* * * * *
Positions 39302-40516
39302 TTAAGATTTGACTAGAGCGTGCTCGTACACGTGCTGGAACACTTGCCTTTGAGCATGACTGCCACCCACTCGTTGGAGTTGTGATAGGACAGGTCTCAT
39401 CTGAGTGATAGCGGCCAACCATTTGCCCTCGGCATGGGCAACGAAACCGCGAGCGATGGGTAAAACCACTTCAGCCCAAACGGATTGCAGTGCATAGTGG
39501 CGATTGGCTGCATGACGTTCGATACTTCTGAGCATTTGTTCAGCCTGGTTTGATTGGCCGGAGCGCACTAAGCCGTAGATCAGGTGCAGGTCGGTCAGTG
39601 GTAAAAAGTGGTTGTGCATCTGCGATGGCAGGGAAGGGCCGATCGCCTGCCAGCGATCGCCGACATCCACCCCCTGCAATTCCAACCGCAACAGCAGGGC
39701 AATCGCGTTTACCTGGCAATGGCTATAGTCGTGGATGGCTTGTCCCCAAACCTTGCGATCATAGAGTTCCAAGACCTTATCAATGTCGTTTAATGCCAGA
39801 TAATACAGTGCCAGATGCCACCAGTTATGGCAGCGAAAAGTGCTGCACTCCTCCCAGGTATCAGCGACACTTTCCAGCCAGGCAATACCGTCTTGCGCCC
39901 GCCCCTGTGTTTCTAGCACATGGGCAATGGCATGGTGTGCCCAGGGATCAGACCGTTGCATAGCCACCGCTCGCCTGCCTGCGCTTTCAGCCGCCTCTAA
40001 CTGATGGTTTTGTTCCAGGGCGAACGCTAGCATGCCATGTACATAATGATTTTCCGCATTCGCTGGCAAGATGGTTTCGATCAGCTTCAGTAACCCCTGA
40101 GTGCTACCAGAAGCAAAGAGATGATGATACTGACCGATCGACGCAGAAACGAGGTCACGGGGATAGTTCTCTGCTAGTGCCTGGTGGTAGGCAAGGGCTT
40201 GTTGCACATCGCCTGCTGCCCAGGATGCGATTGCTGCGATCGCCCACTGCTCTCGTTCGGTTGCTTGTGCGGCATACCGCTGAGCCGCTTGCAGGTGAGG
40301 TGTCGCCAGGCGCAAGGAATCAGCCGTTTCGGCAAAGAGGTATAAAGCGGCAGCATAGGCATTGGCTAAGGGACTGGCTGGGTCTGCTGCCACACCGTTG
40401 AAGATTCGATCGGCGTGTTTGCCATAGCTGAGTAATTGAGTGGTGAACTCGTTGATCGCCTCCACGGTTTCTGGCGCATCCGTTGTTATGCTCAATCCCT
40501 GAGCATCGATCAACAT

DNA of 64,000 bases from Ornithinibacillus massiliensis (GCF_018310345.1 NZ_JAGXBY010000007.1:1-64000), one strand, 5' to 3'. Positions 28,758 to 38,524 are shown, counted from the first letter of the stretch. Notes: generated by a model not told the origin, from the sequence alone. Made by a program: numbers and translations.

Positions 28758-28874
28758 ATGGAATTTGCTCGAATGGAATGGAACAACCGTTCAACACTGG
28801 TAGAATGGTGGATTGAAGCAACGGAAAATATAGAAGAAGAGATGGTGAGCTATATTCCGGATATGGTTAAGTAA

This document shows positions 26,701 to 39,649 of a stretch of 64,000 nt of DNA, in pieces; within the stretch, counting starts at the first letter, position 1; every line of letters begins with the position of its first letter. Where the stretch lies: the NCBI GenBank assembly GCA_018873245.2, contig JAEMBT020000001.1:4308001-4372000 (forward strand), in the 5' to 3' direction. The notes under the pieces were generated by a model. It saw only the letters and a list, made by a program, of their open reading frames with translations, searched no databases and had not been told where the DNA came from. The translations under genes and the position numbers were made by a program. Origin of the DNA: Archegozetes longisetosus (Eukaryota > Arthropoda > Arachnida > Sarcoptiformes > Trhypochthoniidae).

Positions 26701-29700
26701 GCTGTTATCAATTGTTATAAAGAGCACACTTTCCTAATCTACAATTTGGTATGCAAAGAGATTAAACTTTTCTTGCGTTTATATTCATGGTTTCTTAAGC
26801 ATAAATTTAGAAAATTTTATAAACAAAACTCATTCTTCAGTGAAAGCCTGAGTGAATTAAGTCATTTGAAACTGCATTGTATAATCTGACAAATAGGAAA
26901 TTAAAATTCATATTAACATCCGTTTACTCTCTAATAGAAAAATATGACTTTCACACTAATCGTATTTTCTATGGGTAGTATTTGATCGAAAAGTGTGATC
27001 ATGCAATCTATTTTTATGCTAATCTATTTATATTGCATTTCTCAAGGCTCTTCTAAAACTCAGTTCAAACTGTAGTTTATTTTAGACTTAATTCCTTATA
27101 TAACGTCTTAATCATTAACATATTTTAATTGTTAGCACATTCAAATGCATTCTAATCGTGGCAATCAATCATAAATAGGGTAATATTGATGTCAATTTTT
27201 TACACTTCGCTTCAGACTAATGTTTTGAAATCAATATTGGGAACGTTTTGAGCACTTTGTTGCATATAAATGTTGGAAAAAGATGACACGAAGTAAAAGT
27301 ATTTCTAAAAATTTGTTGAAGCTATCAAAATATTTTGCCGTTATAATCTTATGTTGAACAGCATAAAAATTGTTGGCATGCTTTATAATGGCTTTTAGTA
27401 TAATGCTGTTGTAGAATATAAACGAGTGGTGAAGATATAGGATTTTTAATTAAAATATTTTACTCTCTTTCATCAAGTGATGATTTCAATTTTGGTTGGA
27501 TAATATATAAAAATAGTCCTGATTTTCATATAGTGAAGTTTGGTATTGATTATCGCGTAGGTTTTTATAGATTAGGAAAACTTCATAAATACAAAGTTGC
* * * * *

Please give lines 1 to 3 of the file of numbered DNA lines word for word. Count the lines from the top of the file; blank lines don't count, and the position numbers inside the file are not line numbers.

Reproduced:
Positions 39302-40516
39302 TTAAGATTTGACTAGAGCGTGCTCGTACACGTGCTGGAACACTTGCCTTTGAGCATGACTGCCACCCACTCGTTGGAGTTGTGATAGGACAGGTCTCAT
39401 CTGAGTGATAGCGGCCAACCATTTGCCCTCGGCATGGGCAACGAAACCGCGAGCGATGGGTAAAACCACTTCAGCCCAAACGGATTGCAGTGCATAGTGG